Frontier Psychiatrist (Chater/DiBlasi/Fabay/Kaempfert/McQiltern/Rehbein/Seltmann/Sigman) and Since I Left You (Salo/Drennen/Webb/Chater/Seltman/Di Blasi/McQilten) – The Avalanches 2001
Mash-ups of various scraps of music from diverse sources, sometimes referred to as hauntology or hypnogogic pop, found its earliest expression in the mid-eighties as analogue formats were increasingly replaced by digital formats and sampling became more commonplace. Early practitioners of this dark art were UK’s Pop Will Eat Itself (Get the Girl! Kill the Baddies!) and KLF/The Timelords (Doctorin’ the Tardis).
In the 1990’s the more identifiable work of such DJ/producers as Luke Vibert (aka Wagon Christ), the very influential Chemical Brothers and the Bentley Rhythm Aces lead the way, but the genre really took off around 2001 when the Apple iPod was launched.
Robbie Chater, Darren Seltmann and Tony Di Blasi, were typical techno geeks, beguiled by a sampled music and riff-pilfering genre also known as plunderphonics, who in 2001 created a landmark album called Since I Left You which became an international hit.
The original band members formed in 1994 and coalesced around the RMIT University in Melbourne where Chater was enrolled in a Media Arts Degree and had access to the recording studio there outside of normal class times.
Chater (turntables/bass/drums/keyboards), Seltmann (bass/drums/vocals) and Di Blasi (keyboards/ guitar) were highly proficient at sampling sounds, chords and rhythms from vinyl, tape and other sources, they realized that they could create their own unique and definitive sound this way and abandoned their early preference for thrash/punk and indie, to embrace dance music.
Over the journey band names and personnel changed, Alarm 115, the Swinging Monkey Cocks, Quentin’s Brittle Bones and Whoops Down Syndrome ultimately became The Avalanches; and new members were recruited – James De La Cruz (turntables, keyboards), Dexter Fabay (turntables, keyboards), Gordon McQuilten (keyboards, percussion, piano) and Manabu Etoh (drums).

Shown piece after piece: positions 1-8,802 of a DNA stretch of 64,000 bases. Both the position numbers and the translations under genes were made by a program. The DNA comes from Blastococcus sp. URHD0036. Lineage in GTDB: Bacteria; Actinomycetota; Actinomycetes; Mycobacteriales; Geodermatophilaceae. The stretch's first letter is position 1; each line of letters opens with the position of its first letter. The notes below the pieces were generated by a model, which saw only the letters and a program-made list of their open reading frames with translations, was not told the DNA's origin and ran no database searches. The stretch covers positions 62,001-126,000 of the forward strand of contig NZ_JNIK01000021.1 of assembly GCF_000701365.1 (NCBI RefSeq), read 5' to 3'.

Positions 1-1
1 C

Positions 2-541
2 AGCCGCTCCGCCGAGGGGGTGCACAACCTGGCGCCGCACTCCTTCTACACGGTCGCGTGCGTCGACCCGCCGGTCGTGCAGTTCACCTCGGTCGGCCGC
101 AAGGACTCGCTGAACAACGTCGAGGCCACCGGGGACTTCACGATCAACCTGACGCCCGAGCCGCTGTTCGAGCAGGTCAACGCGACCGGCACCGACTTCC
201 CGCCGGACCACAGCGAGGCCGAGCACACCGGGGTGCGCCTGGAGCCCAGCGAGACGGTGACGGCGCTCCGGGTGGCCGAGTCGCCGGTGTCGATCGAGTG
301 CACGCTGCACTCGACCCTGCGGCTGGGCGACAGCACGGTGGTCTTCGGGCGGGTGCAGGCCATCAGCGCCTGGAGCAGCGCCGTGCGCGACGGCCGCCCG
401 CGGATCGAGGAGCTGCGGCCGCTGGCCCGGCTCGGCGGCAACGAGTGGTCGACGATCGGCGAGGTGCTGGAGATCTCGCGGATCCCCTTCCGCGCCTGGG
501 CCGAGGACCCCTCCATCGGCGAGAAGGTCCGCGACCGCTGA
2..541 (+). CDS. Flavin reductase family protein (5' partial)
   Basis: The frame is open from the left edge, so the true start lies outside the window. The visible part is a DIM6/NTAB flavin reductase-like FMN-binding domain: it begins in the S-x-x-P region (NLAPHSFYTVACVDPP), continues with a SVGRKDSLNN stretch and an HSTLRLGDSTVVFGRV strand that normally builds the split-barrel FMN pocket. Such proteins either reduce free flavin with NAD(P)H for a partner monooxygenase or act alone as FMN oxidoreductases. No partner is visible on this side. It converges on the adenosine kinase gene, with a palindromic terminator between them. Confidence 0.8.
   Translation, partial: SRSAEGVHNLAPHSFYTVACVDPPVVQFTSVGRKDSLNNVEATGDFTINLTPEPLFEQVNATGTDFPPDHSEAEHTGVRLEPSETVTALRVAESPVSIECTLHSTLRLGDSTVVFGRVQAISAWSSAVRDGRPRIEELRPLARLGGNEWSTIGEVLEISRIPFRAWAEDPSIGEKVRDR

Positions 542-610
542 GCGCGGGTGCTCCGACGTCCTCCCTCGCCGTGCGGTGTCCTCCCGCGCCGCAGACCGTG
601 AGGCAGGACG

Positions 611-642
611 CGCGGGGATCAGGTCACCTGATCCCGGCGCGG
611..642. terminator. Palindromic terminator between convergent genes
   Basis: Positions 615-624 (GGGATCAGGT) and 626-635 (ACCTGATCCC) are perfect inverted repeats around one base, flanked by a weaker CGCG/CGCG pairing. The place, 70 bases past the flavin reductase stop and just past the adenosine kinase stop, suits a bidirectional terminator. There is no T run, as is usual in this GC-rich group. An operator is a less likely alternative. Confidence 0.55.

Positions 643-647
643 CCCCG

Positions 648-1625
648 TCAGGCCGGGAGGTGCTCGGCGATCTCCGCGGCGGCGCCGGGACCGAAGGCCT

For over two years Chater and Seltmann hunkered down in front of their Yamaha Promix 01 and Akai S2000 samplers with basic Opcode Studio vision sequencing software, to create their debut album, a mind-spinning, cut-paste collage of over 3,500 pieces of immaculately conceived and connected pieces of sound and music; a veritable patchwork pastiche of anonymous notes and voices, warped and then stuck together to create a dense and enveloping aural montage.
Frontier Psychiatrist was the first single released from the Since I Left You album, it projected a spaghetti western aesthetic and included samples from movie dialogue, classical music, a mariachi band and a 1950’s Wayne and Shuster standup comedy routine, it was all wrapped around the cautionary tale of a child named Dexter, who was thought to be a budding psychopath and a suitable case for therapy – hence the expression that is most identifiable with the song “You’re crazy in the coconut!”. The song charted #48 locally in 2000 but did better in the UK where it peaked at #18, the album’s title track was released in early 2001 and although it failed to impress here (#75 in Feb), it was a #16 UK hit and the debut album climbed to #8 on the UK album charts and #27 locally.
While the song Since I Left You has only thirteen actual words of lyrics, it comprises hundreds of samples from the most diverse sources including 50’s Doo Wop (the Duprees), 60’s C&W (Jim Webb), 60’s Motown (Lamont Dozier), cheesy 70’s disco dance (Klaus Wunderlich), 70’s soul/R&B( Rose Royce) and an invitation to a Club Med disco which opens the song and creates the good-time block party vibe which pervades the whole track.
In 2001 the band won four ARIA Awards for Best New Artist, Best New Artist Single, Best Dance Act and Producer of the Year (Chater and Seltmann). The cleverly-conceived promo video featured two miners emerging from a monochrome black hole via a tunnel to enter the colourful and artistic world of a dance studio where one of the miners reveals himself to be a graceful partner as he moves with the dancers; it was a touchingly beautiful, surprising and surreal vignette, and it was awarded the MTV Video of the Year Award in 2001.
It would be sixteen years before The Avalanches released their follow up album, Wildflower, in 2017, and in the interim Kylie Minogue would perform one of the most celebrated mash-ups ever at the 2002 Brit awards with a mash-up of her huge hit Can’t Get You Out of My Head and New Order’s Blue Monday.